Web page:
TO THE EDITOR—Three years after extensively drug-resistant (XDR) tuberculosis was first described in 2006, Velayati et al [1] drew attention to the emergence of totally drug-resistant (TDR) tuberculosis in a cohort of 15 patients from Iran, resistant to all first- and second-line drugs. Since the first cases of XDR tuberculosis in India were reported from the P. D. Hinduja National Hospital and Medical Research Centre [2], physicians here have grappled with increasingly resistant strains of tuberculosis. We describe the first patients from India with TDR tuberculosis. Drug susceptibility testing (DST) was performed at the Hinduja Hospital, the city's busiest referral laboratory and a Revised National Tuberculosis Control Programme (RNTCP) accredited laboratory for Mumbai. Each of the 4 patients was resistant to all first-line (isoniazid, rifampicin, ethambutol, pyrazinamide, and streptomycin) and second-line (ofloxacin, moxifloxacin, kanamycin, amikacin, capreomycin, para-aminosalicylic acid, and ethionamide) drugs tested. All DSTs were performed by Mycobacterial Growth Indicator Tube 960 at critical concentrations for first-line and second-line drugs recommended by the World Health Organization (WHO). In addition, 3 of the patients underwent genotypic DST analysis using the MTBDRplus and MTBDRsl line probe assays (Hain Life Science). A careful audit of their prescriptions revealed that these 3 patients had received erratic, unsupervised second-line drugs, added individually and often in incorrect doses, from multiple private practitioners (mean, 4 physicians during a 18-month period) in an attempt to cure their multidrug-resistant (MDR) tuberculosis (Table 1). The latest WHO global resistance report estimated 110 132 cases of MDR tuberculosis from India in 2006, which accounts for 20% of the world’s MDR tuberculosis load [3]. Although India's RNTCP has been a tremendous success, patients with MDR tuberculosis currently are not covered, with only 1% having access to Directly Observed Treatment, Short-course (DOTS)–Plus initiatives [4]. The vast majority of these unfortunate patients seek care from private physicians in a desperate attempt to find a cure for their tuberculosis. This sector of private-sector physicians in India is among the largest in the world and these physicians are unregulated both in terms of prescribing practice and qualifications. A study that we conducted in Mumbai showed that only 5 of 106 private practitioners practicing in a crowded area called Dharavi could prescribe a correct prescription for a hypothetical patient with MDR tuberculosis [5]. The majority of prescriptions were inappropriate and would only have served to further amplify resistance, converting MDR tuberculosis to XDR tuberculosis and TDR tuberculosis. We would urge that patients with MDR tuberculosis only be treated within the confines of government-sanctioned DOTS-Plus programs to prevent the emergence and spread of this untreatable form of tuberculosis.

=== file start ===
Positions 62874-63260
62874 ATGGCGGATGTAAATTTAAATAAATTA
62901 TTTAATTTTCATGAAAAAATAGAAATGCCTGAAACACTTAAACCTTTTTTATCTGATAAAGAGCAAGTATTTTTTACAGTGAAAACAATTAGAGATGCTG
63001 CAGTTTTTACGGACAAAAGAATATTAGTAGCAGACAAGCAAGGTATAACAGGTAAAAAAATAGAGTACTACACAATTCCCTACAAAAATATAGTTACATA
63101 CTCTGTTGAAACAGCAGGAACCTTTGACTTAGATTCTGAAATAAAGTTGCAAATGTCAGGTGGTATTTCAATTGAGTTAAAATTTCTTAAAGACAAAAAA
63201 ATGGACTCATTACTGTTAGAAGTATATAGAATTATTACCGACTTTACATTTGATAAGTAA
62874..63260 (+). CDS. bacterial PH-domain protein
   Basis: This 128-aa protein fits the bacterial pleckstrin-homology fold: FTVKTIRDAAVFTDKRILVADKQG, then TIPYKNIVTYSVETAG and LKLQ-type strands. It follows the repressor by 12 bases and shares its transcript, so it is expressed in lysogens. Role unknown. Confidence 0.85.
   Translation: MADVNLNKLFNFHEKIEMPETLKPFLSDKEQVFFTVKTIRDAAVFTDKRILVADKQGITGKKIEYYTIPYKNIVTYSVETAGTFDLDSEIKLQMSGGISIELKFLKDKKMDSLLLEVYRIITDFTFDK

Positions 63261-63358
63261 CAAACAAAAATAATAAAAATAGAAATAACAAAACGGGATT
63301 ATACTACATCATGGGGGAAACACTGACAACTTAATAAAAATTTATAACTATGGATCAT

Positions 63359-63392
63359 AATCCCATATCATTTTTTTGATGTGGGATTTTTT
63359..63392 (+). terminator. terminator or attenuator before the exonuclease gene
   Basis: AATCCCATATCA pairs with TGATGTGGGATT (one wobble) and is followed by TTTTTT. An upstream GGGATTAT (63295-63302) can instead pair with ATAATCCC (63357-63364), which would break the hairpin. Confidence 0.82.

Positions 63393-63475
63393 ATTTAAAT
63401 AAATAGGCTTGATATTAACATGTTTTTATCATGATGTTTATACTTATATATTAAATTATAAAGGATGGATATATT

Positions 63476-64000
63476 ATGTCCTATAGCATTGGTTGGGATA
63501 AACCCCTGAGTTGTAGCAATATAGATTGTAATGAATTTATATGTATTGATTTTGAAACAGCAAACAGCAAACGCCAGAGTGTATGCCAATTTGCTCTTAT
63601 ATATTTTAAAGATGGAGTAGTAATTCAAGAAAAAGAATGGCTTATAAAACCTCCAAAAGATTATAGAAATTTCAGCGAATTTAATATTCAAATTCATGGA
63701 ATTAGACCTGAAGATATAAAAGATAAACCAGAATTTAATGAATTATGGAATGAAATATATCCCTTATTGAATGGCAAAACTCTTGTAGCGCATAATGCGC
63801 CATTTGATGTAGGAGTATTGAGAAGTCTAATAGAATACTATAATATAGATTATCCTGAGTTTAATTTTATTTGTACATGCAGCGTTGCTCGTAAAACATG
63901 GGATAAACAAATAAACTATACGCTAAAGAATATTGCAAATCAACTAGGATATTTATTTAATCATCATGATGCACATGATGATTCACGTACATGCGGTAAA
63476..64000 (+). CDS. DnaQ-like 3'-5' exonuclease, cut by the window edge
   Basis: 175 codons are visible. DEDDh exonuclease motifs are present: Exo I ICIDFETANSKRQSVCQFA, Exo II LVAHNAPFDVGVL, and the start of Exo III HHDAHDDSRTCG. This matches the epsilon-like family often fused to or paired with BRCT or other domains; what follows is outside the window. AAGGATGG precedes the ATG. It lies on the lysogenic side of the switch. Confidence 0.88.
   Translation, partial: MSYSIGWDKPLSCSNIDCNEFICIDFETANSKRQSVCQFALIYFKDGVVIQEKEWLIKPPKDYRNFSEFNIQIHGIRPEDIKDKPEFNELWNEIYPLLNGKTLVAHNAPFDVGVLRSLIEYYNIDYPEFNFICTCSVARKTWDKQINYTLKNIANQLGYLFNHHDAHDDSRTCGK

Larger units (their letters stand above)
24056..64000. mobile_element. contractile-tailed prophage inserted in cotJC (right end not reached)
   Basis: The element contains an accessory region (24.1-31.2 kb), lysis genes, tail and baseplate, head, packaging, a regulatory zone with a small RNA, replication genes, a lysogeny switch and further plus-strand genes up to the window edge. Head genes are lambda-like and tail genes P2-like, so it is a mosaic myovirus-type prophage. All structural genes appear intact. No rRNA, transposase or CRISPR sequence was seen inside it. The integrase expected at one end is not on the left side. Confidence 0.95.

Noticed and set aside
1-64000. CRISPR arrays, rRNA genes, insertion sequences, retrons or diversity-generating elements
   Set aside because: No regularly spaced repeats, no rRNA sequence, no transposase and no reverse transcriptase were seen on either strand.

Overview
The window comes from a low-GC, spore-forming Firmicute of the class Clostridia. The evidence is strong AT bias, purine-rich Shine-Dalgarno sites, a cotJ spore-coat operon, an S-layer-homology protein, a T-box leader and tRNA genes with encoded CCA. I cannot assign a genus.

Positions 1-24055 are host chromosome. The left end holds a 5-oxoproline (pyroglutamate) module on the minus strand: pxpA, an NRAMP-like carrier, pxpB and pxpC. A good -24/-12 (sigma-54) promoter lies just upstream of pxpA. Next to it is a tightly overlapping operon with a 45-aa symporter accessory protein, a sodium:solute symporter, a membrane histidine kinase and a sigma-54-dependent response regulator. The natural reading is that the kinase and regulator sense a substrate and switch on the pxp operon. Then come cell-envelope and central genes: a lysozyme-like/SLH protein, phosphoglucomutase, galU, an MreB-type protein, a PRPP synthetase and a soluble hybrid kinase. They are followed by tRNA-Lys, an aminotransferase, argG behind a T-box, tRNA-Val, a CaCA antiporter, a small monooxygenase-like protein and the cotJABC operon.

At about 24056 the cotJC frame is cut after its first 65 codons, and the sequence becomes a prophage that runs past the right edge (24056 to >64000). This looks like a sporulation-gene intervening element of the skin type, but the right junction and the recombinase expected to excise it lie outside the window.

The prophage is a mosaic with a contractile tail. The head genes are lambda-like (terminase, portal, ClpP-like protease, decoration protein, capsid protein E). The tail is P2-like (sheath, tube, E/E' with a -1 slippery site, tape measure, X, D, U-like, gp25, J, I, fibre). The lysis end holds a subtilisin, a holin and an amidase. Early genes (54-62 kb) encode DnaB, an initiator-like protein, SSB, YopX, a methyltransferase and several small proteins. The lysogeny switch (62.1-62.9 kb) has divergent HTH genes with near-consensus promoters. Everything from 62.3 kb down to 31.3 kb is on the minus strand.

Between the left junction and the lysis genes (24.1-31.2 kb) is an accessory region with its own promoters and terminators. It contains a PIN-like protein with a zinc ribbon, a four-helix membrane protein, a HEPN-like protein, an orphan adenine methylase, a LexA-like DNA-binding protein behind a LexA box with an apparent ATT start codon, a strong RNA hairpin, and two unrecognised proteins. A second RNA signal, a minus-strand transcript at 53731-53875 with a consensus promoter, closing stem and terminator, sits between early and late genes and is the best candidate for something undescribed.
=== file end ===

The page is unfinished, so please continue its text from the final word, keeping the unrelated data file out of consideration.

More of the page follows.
Table 1.

Treatment and Resistance Details in 4 Patients Treated With First- and Second-Line Drugs for Tuberculosis

   Drugs Used (Duration, Months)
 
  
Patient No. Age, Years/Sex Physicians Visited, No. (Private or Government) First-Line Drugs Second-Line Drugs Drug Susceptibility Test Resultsa Hain Genotyping MTBDRplus and MTBDRsl